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What is the math moral of the story?

When one thinks of stories with morals, Aesop's Fables come to mind. The lesson or moral contained in these pithy stories is a general statement about life and how to live it. A story with a "math moral" illustrates a general principle of mathematics.

Using children's literature to teach mathematics is an approach currently being espoused by the curriculum reform movement. Publications aimed at classroom teachers regularly print articles that suggest ways to implement this approach. The National Council of Teachers of Mathematics journal, Teaching Children Mathematics, has a regular feature called "Links to Literature." These articles primarily use children's literature to provide an engaging context for problem solving.

Focusing on the "math moral" of a story is a different approach to using children's literature in the classroom. With this approach, one steps back from the details and tries to abstract a general principle. By encouraging children to look for, discover, discuss and extend math morals, teachers can help them understand important mathematical principles and gain experience in generalization and abstraction, which are important higher order thinking skills.

To see the difference in approach, consider The Doorbell Rang (Hutchins, 1986). In this story, two children share a dozen cookies equally, therefore they each have six. The doorbell rings and another child arrives, so now each child has four cookies. Again and again the doorbell rings and the children have fewer cookies each, until the children each have only one cookie. Luckily, the doorbell rings one more time and it is Grandma with more cookies. Many books and articles on integrating mathematics and literature recommend using this story.

Related activities suggested include having students: role-play the story, write their own stories, and work out in different ways how many cookies each child would have for various different numbers of children and cookies. Depending on the activity, children might need to use fractions. Some activities involve using manipulatives representing cookies to solve multiplication and division problems. (See Abrahms, 1992, pp. 40-41; Braddon, Hall & Taylor, 1993, pp. 47-48; Garcia, 1994, pp. 16-17; Griffiths & Clyne, 1988, pp. 26-27; Welchman-Tischler, 1992, pp. 50-51; Whitin & Wilde, 1992, pp. 16-17.) Such activities use the story as an appealing and meaningful context in which students can develop skills and an understanding of the concept and the process of division, and perhaps fractions. Some authors suggest having students write their own similar stories - encouraging students both to be creative and to communicate about mathematics.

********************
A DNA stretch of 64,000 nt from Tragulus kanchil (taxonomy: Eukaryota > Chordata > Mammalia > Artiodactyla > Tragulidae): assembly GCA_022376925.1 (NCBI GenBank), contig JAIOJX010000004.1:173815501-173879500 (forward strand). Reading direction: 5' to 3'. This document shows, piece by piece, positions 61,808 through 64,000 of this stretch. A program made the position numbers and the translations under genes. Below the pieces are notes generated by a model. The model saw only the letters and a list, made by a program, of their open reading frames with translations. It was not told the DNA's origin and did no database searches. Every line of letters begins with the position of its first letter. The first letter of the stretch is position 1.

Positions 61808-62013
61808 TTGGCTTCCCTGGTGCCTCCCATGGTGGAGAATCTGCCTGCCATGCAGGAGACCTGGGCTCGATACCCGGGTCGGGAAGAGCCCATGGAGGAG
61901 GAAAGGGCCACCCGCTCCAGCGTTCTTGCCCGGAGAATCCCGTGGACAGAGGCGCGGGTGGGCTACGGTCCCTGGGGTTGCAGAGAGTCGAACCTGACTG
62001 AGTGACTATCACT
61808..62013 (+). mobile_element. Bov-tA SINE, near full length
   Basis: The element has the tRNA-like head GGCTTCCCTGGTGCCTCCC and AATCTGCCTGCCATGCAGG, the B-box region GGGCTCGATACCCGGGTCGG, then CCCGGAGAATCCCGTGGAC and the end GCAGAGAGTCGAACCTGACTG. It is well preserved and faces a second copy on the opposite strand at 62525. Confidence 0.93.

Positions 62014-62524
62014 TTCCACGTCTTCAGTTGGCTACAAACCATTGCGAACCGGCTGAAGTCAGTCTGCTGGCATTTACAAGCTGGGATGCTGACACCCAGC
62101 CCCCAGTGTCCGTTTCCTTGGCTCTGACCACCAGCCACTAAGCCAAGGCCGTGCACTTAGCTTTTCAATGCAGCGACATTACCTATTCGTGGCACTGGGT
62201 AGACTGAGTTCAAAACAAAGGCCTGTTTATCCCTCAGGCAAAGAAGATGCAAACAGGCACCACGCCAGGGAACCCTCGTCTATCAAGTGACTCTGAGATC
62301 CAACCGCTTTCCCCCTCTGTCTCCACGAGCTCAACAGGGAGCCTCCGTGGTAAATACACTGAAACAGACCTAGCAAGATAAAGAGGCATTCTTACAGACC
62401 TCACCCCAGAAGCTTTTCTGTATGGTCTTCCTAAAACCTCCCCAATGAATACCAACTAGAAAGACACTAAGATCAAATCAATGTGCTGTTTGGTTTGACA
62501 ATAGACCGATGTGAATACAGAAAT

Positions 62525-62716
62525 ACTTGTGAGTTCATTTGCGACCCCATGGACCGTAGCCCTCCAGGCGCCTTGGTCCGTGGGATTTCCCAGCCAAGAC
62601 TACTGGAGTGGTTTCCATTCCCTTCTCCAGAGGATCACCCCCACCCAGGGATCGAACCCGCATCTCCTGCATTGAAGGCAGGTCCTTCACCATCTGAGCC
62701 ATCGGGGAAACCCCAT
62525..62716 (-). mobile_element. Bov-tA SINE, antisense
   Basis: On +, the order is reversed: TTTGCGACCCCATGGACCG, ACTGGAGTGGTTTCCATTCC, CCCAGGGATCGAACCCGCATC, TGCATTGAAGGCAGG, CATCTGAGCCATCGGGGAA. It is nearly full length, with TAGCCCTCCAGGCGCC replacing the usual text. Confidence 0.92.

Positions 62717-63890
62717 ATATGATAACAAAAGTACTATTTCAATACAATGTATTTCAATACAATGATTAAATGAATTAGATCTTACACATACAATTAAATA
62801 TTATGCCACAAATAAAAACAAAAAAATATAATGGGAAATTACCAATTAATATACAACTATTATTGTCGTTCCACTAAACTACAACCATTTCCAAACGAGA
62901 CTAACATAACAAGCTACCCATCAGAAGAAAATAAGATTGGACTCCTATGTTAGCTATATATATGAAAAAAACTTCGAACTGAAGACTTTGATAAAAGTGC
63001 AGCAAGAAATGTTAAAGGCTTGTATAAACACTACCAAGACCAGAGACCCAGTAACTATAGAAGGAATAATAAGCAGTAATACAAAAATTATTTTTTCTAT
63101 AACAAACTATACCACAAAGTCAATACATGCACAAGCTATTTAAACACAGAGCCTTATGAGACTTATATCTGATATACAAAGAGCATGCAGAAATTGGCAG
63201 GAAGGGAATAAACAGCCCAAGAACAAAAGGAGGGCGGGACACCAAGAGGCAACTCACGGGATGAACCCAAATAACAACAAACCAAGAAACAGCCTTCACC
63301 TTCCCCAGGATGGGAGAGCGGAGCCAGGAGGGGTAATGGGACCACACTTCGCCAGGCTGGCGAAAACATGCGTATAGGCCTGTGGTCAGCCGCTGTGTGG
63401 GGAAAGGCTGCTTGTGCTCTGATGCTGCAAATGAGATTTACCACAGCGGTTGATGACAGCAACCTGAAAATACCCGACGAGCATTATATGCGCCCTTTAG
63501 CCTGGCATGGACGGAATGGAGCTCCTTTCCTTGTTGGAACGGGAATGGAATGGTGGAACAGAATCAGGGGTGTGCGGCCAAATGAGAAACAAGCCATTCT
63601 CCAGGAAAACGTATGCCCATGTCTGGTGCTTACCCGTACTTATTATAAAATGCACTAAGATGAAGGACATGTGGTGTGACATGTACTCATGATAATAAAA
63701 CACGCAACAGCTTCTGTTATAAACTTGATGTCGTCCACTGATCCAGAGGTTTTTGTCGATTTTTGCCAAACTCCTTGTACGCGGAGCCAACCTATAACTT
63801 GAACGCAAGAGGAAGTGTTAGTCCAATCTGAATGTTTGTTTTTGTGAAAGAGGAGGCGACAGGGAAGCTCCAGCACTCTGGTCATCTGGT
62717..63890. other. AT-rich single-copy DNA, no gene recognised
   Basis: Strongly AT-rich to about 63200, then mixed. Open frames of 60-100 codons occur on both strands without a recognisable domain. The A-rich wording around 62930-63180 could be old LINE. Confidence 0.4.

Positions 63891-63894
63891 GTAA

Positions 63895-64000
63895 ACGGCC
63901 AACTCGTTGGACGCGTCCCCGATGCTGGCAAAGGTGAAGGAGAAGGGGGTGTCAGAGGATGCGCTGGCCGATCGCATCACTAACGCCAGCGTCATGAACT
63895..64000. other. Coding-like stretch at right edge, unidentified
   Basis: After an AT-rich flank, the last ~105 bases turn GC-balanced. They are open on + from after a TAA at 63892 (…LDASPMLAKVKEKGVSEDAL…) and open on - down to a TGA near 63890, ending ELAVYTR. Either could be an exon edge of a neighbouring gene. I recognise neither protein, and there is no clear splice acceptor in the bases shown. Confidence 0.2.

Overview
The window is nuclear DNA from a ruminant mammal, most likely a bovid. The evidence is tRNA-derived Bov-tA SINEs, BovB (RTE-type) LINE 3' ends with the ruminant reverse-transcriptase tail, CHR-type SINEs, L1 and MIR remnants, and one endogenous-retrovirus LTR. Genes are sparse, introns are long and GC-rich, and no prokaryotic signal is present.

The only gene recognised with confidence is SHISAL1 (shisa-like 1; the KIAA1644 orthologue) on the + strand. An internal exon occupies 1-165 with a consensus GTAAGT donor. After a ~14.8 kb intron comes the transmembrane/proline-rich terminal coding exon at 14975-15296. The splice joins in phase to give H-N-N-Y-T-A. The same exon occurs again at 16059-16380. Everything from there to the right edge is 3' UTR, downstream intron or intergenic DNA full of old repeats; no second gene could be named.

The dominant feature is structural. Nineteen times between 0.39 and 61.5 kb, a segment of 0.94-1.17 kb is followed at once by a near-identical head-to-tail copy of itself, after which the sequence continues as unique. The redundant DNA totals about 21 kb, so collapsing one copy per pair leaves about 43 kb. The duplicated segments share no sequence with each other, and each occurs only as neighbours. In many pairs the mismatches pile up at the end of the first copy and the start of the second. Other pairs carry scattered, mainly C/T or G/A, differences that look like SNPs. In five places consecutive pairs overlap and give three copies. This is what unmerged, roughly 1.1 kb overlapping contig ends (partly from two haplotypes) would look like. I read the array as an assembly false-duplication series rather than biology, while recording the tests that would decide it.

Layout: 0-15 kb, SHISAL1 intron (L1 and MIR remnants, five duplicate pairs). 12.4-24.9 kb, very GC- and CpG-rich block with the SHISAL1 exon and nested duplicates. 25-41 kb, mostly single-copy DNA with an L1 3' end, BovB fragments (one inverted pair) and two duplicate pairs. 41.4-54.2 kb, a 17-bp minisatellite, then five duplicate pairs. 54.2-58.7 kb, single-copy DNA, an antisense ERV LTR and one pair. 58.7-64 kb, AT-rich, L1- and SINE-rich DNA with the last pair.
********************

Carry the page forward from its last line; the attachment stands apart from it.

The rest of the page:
What about a math moral? What general mathematical statement can be made about what happens when more children arrive? As the same number of cookies is divided equally among more and more children, each child gets fewer cookies. Therefore, the math moral is: If you divide a given set of objects equally into more and more subsets, each subset contains fewer objects.

When Grandma arrives with more cookies, each child would now get more cookies. This leads to another general principle. If we have two sets, one with more objects than the other, and divide each evenly into the same number of subsets there will be more in each subset of the bigger set. Teachers should not pass up the opportunity to discuss these general principles.

Some examples of other stories with math morals follow.

Example 1. Incomplete information can be inaccurate. A classic folk tale from India illustrates the dangers of incomplete information. A group of blind men encounter an elephant; each touches only one part of the elephant and thus receives a misleading idea of elephants. For example, one touches the trunk and concludes that an elephant is like a snake. Understanding the dangers of incomplete information is especially relevant for the field of mathematics. Forming conjectures and recognizing patterns are important, but the ultimate goal of mathematics is to support these conjectures with formal proof.